The predation gauntlet: early post-settlement mortality in reef fishes
Almany, Glenn R., and Webster, Michael S. (2006) The predation gauntlet: early post-settlement mortality in reef fishes. Coral Reefs, 25 (1). pp. 19-22.
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Most marine fishes have pelagic larvae that settle to benthic juvenile/adult habitats. Ecologists have argued that mortality rates are particularly high during the settlement transition, but relevant data have been sparse. Recently, researchers have used several novel techniques to estimate the magnitude of predation mortality during the settlement transition. We used meta-analysis to determine that for 24 taxonomically diverse species in geographically widespread locations, an estimated 55.7% (CI: 43.0–65.5%) of juveniles were consumed within 1–2 days of settlement. Such high mortality highlights this brief period as a key phase in the life history of fishes and supports the view that these communities are strongly influenced by predation. Additionally, we argue that because predators have such strong effects on juvenile survival, the population and community dynamics of reef fishes may be linked to human exploitation of reef predators.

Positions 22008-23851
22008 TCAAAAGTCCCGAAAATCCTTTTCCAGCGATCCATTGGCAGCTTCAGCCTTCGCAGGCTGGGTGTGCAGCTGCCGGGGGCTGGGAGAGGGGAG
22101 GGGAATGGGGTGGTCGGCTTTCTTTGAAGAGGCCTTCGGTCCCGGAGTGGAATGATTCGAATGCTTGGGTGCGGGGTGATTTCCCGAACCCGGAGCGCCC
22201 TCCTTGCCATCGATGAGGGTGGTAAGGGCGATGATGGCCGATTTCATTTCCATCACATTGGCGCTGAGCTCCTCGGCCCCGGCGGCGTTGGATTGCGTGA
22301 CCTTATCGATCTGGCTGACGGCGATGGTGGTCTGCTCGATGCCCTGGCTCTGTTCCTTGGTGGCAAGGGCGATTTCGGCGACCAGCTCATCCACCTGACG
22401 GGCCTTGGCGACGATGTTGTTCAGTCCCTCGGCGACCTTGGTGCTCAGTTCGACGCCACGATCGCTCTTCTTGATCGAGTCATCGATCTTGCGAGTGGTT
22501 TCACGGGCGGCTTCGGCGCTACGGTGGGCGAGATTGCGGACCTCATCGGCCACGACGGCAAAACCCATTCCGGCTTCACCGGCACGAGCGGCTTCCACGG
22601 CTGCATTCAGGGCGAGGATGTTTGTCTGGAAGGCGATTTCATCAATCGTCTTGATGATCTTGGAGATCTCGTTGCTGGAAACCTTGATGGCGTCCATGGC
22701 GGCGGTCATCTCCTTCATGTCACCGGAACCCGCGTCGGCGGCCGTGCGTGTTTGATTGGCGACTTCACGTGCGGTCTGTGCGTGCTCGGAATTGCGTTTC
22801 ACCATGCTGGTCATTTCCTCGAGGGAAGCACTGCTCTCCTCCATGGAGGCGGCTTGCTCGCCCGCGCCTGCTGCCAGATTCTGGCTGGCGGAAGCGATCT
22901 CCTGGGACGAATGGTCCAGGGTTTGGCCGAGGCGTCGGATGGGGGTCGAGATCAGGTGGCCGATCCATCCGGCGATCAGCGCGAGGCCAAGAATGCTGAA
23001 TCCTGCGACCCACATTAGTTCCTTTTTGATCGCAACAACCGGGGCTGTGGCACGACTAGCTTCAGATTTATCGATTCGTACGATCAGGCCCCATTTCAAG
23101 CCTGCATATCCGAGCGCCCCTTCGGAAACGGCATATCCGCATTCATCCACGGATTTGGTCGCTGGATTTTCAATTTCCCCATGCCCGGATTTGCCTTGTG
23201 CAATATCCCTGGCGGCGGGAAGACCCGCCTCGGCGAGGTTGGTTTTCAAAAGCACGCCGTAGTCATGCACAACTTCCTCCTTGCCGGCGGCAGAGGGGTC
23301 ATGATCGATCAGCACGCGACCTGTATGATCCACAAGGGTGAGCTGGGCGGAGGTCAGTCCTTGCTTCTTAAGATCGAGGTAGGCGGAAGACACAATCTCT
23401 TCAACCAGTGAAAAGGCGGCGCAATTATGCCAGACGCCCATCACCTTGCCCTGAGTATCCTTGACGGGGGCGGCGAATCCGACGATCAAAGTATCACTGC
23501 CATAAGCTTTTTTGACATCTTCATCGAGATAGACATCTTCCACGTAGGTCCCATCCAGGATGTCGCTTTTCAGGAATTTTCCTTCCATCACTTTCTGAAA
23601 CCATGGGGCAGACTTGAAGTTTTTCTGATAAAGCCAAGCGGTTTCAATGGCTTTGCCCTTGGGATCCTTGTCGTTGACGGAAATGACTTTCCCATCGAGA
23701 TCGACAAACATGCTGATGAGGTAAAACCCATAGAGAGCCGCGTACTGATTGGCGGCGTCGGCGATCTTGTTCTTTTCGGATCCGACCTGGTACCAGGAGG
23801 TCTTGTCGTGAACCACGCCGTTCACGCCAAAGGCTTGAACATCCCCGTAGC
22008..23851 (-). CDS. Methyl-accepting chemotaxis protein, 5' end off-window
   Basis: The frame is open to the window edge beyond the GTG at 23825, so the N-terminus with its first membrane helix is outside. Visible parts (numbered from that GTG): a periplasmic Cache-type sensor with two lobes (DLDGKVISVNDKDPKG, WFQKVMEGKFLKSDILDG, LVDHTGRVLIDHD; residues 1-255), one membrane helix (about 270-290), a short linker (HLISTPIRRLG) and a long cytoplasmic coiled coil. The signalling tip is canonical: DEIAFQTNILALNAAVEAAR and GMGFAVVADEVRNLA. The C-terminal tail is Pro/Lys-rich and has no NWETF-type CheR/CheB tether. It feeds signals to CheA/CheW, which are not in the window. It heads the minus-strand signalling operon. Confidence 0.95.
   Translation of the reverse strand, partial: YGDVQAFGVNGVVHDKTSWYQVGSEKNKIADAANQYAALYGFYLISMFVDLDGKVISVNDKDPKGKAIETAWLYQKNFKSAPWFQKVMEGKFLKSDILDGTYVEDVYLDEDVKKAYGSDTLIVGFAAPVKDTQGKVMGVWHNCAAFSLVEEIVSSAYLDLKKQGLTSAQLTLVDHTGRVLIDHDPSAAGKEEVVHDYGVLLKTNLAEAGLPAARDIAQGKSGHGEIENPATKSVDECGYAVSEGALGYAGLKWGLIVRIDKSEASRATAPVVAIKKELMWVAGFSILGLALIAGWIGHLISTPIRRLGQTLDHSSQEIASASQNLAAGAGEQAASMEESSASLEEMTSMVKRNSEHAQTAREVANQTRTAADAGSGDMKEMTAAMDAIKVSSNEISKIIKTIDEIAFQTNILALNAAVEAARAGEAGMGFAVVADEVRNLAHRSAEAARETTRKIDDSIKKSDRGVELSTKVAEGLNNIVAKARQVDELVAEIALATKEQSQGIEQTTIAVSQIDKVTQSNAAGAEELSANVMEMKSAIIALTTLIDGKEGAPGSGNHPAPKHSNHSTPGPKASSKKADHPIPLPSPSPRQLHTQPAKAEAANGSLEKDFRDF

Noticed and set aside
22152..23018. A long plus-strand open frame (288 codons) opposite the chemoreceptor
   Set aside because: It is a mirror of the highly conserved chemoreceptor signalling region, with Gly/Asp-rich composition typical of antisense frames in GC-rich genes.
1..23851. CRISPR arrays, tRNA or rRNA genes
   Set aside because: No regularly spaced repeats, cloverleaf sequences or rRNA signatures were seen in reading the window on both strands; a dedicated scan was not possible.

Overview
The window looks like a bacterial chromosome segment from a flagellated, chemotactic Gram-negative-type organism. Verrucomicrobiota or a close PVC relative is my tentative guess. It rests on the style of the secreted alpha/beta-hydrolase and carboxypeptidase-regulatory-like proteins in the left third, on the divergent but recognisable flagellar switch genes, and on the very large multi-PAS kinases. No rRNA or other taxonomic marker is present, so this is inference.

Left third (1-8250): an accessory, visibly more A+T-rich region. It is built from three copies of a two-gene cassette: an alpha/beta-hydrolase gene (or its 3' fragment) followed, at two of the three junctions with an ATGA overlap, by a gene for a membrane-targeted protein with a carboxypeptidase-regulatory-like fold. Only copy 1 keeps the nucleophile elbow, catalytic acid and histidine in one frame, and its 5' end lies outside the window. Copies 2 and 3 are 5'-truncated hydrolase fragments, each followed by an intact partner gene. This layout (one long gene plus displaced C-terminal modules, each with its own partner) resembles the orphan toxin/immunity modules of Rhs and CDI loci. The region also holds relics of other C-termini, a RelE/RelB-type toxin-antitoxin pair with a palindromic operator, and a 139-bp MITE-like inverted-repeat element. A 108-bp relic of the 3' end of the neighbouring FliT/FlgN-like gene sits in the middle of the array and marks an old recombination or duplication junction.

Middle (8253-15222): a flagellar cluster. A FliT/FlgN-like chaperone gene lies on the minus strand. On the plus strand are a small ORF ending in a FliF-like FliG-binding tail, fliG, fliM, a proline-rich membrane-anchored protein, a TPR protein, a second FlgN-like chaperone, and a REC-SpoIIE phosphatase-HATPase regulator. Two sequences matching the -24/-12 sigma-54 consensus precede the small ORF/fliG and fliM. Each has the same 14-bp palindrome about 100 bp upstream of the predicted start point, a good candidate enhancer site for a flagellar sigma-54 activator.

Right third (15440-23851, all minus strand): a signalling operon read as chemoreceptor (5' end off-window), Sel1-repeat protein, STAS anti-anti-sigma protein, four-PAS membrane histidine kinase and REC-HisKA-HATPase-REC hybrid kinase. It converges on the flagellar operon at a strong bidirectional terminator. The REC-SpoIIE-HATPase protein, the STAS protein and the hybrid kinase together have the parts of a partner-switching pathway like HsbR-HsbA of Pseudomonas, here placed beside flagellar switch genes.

|Item Type:||Article (Refereed Research - C1)|
|Keywords:||meta-analysis, predation, recruitment, reef fish, settlement|
|Date Deposited:||31 May 2007|
|FoR Codes:||06 BIOLOGICAL SCIENCES > 0602 Ecology > 060205 Marine and Estuarine Ecology (incl Marine Ichthyology) @ 100%|
|SEO Codes:||97 EXPANDING KNOWLEDGE > 970106 Expanding Knowledge in the Biological Sciences @ 100%|
|Citation Count from Web of Science||